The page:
In last week’s story, Watersupply secured, electricity generation defunct, it was stated that only Cr Greg Clancy opposed Clarence Valley Council’s (CVC) decision – to pursue the recommissioning of the Nymboida hydroelectric generation station as part of acquiring the water supply infrastructure – made in a confidential session at the October 2019 CVC meeting.
Cr Clancy also opposed the initial decision at the June 2018 CVC meeting – Cr Richie’ Williamson’s notice of motion – to “fund an independent desktop investigation into the economics of Clarence Valley Council generating electricity at the Nymboida power station”.
Cr Clancy contacted the Independent to clarify his reasons for opposing the CVC decision, which was supported by the eight other councillors at the October 2019 meeting.
“I wish to make it clear what my position was and is on the transfer of the Essential Energy infrastructure at Nymboida, including the power station, to Clarence Valley Council,” he wrote in a statement.
“I have always supported moves/motions for Clarence Valley Council to take over/buy the water infrastructure.
“What I did oppose was a notice of motion by Cr Richie Williamson because I didn’t have the ‘risk appetite’ to approve expenditure of up to $480,000.
“I opposed this [because] it had been determined that to recommission the power station would be uneconomic and that is why Essential Energy did not restore the power station after the tunnel collapse.”
At the October 2019 CVC meeting, the report to council highlighted the risks associated with recommissioning the hydroelectric generation station, including taking on “roles that fall outside of core council business”, “the water licence is limited by flows in the Nymboida River (in the case of low flows, river water is not available for power generation)”, and the likelihood of more flood events like the one that damaged the infrastructure in 2013 “incapacitating the power station”.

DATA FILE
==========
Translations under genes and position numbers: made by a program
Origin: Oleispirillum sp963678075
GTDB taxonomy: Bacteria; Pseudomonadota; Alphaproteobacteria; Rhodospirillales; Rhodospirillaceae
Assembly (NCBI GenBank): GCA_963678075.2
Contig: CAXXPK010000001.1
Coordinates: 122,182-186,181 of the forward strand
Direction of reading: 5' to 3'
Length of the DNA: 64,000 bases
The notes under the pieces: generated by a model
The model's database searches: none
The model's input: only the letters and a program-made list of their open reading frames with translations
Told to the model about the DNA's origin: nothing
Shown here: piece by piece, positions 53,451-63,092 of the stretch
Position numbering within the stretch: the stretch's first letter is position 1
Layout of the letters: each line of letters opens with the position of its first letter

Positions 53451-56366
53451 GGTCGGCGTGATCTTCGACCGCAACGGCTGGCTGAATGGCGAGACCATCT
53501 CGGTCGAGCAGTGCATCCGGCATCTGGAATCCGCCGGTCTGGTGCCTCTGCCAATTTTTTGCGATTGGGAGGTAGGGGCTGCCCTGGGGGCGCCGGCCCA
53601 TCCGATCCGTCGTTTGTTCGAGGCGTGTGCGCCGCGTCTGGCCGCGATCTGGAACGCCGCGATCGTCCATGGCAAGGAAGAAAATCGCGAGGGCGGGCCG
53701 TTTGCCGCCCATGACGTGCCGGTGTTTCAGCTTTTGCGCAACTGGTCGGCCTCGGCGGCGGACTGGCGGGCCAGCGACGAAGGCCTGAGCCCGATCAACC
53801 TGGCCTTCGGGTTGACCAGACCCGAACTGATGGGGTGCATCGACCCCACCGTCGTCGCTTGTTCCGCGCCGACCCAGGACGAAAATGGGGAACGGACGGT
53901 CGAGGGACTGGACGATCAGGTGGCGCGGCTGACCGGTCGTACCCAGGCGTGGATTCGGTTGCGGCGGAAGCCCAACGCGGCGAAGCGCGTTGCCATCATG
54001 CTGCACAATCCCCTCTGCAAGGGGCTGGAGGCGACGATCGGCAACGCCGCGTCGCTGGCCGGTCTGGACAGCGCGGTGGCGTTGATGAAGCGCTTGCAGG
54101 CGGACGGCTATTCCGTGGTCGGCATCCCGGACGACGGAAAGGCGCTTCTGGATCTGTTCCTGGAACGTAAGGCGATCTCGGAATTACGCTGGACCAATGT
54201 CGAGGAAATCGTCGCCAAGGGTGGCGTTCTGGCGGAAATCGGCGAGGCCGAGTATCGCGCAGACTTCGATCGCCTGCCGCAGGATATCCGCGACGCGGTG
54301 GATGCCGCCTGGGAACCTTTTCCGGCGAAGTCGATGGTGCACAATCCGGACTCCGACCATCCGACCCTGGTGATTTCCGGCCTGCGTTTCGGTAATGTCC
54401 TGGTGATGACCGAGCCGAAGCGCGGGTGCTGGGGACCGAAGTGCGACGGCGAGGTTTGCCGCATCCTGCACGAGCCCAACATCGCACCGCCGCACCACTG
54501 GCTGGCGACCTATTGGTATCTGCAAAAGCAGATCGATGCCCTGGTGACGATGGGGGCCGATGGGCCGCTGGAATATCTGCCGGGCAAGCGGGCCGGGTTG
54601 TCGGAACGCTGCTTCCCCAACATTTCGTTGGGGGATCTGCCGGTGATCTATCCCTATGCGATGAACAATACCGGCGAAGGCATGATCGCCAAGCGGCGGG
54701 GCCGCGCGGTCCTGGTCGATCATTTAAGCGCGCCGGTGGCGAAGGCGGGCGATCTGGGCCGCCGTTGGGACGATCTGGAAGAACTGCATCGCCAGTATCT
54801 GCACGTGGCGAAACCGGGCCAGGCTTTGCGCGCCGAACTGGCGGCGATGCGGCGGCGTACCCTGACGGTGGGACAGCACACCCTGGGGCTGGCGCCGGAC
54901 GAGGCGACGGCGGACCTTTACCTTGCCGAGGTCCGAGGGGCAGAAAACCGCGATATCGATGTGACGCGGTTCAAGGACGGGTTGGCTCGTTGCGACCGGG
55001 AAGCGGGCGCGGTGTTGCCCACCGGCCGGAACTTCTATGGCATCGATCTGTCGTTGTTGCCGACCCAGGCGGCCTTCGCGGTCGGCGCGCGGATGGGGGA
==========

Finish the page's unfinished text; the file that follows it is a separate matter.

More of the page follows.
Based on consultant GHD’s findings in its confidential report to the October 2019 CVC meeting, staff advised councillors: “Should council have the risk appetite to proceed further with recommissioning the Nymboida Hydro power station … CVC would need to fund: Expert consultants and solicitors to facilitate negotiations (initial estimates being in the order of $100,000); Consultants to undertake a detailed feasibility study (initial estimates being in the order of $80,000); and, Consultants to complete the engineering design and construction management (initial estimates being in the order of $300,000).”
These risks were adopted – CVC’s general manager Ashley Lindsay has advised that details of this expenditure will be released when the deal with EE is completed.
Cr Clancy continued with his statement: “In addition, the scheme would not have been able to gain green power accreditation, as it involved transferring water from one river to another and it is very unlikely that an extraction licence would be granted to do so.
“My understanding is that the infrastructure at the plant would have to be fully replaced and this would be cost prohibitive.
“The flows in the Nymboida River are also very variable and during droughts the river almost stops flowing.”